JS, History, 1838–1856, vol. C-1, created 24 Feb. 1845–3 July 1845; handwriting of , , Jonathan Grimshaw, and ; 512 pages, plus 24 pages of addenda; CHL. This is the third volume of a six-volume manuscript history of the church. This third volume covers the period from 2 Nov. 1838 to 31 July 1842; the remaining five volumes, labeled A-1, B-1, D-1, E-1 and F-1, continue through 8 Aug. 1844.
This document, “History, 1838–1856, volume C-1 [2 November 1838–31 July 1842],” is the third of six volumes of the “Manuscript History of the Church” (in The Joseph Smith Papers the “Manuscript History” bears the editorial title “History, 1838–1856”). The completed six-volume collection covers the period from 23 December 1805 to 8 August 1844. The narrative in this volume commences on 2 November 1838 with JS and other church leaders being held prisoner by the “’s forces” at , Missouri, and concludes with the death of Bishop at , Illinois, on 31 July 1842. For a more complete discussion of the entire six-volume work, see the general introduction to this history.
Volume C-1 was created beginning on or just after 24 February 1845 and its narrative was completed by 3 May 1845, although some additional work continued on the volume through 3 July of that year (Richards, Journal, 24 and 28 Feb. 1845; Historian’s Office, Journal, 3 May 1845; 3 and 4 July 1845). It is in the handwriting of and contains 512 pages of primary text, plus 24 pages of addenda. Additional addenda for this volume were created at a later date as a supplementary document and appear in this collection as “History, 1838-1856, volume C-1 Addenda.” Compilers and Thomas Bullock drew heavily from JS’s letters, discourses, and diary entries; meeting minutes; church and other periodicals and journals; and reminiscences, recollections, and letters of church members and other contacts. At JS’s behest, Richards maintained the first-person, chronological-narrative format established in previous volumes, as if JS were the author. , , , and others reviewed and modified the manuscript prior to its eventual publication in the Salt Lake City newspaper Deseret News.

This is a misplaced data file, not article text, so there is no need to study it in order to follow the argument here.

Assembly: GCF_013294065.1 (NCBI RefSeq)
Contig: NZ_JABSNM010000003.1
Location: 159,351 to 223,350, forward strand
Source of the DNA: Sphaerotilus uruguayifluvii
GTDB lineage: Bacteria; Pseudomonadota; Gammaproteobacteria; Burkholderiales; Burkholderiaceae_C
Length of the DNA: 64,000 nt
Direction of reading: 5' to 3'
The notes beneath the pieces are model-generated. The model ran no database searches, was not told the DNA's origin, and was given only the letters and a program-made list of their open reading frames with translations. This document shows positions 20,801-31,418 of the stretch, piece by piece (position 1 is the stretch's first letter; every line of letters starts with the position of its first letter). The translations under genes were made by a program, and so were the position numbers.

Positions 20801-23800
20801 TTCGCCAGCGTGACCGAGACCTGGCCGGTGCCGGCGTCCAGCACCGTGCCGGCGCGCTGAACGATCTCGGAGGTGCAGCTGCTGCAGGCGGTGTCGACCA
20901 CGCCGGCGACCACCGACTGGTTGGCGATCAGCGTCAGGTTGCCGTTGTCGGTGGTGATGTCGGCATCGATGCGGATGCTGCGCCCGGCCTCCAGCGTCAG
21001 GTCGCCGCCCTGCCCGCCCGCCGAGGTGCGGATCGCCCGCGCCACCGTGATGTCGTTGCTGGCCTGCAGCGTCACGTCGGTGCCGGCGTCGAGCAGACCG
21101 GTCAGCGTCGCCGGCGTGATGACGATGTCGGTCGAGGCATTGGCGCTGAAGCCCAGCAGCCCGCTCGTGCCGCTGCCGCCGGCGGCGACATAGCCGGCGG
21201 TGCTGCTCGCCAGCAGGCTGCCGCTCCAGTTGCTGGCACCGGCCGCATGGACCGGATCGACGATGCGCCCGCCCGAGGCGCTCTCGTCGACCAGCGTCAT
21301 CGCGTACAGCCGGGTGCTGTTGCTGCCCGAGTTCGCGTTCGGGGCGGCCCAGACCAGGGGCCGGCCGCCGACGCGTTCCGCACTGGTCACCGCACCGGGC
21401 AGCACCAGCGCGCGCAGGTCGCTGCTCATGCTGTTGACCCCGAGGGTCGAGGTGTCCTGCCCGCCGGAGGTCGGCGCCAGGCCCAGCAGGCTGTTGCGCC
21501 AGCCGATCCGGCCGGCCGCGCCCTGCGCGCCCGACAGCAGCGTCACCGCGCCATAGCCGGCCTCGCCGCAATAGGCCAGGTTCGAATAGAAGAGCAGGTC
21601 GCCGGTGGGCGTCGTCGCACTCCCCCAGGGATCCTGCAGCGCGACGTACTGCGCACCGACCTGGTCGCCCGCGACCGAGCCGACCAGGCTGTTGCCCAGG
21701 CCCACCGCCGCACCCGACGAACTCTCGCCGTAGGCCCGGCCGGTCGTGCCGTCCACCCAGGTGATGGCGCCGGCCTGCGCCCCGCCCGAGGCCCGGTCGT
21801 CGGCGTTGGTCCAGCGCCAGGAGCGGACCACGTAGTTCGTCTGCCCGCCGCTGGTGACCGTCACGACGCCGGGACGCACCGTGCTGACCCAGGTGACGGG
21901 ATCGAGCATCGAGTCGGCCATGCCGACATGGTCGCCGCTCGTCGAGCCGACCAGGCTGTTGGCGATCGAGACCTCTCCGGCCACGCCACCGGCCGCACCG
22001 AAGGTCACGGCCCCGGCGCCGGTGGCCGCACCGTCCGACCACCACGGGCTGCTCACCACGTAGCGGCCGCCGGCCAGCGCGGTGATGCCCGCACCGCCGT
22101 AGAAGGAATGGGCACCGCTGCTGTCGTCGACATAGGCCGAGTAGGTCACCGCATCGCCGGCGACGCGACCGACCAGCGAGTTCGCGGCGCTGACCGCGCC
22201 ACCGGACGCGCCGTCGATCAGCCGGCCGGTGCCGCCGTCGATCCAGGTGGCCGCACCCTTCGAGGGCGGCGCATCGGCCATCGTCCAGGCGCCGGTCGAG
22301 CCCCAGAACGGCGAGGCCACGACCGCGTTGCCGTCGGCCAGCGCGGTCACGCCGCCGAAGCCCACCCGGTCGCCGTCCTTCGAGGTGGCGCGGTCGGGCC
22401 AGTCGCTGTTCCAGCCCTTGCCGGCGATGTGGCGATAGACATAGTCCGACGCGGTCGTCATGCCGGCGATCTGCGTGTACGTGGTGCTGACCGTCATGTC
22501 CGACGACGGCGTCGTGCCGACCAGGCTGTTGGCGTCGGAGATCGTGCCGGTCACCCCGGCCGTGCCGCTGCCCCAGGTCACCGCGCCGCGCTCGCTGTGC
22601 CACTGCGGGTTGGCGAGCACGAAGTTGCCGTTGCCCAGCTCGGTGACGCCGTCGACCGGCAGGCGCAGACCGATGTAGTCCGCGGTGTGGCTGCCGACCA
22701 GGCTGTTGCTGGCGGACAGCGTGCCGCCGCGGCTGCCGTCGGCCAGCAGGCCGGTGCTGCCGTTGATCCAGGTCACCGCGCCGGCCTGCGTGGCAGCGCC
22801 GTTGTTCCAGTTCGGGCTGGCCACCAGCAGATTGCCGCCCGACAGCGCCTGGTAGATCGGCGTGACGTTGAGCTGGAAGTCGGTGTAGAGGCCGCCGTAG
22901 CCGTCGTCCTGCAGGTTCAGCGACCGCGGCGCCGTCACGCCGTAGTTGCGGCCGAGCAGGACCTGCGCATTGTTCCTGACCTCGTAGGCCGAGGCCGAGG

The historical narrative recorded in volume C-1 continued the account of JS’s life as prophet and president of the church. Critical events occurring within the forty-five-month period covered by this text include the Mormon War; subsequent legal trials of church leaders; expulsion of the Saints from Missouri; missionary efforts in by the and others; attempts by JS to obtain federal redress for the Missouri depredations; publication of the LDS Millennial Star in England; the migration of English converts to ; missionary efforts in other nations; the death of church patriarch ; the establishment of the city charter; the commencement of construction of the Nauvoo ; the expedition that facilitated temple construction; the introduction of the doctrine of proxy baptism for deceased persons; the dedicatory prayer by on the Mount of Olives in Palestine; publication of the “Book of Abraham” in the Nauvoo Times and Seasons; publication of the JS history often referred to as the “Wentworth letter;” the organization of the Female Relief Society of Nauvoo; and the inception of Nauvoo-era temple endowment ceremonies.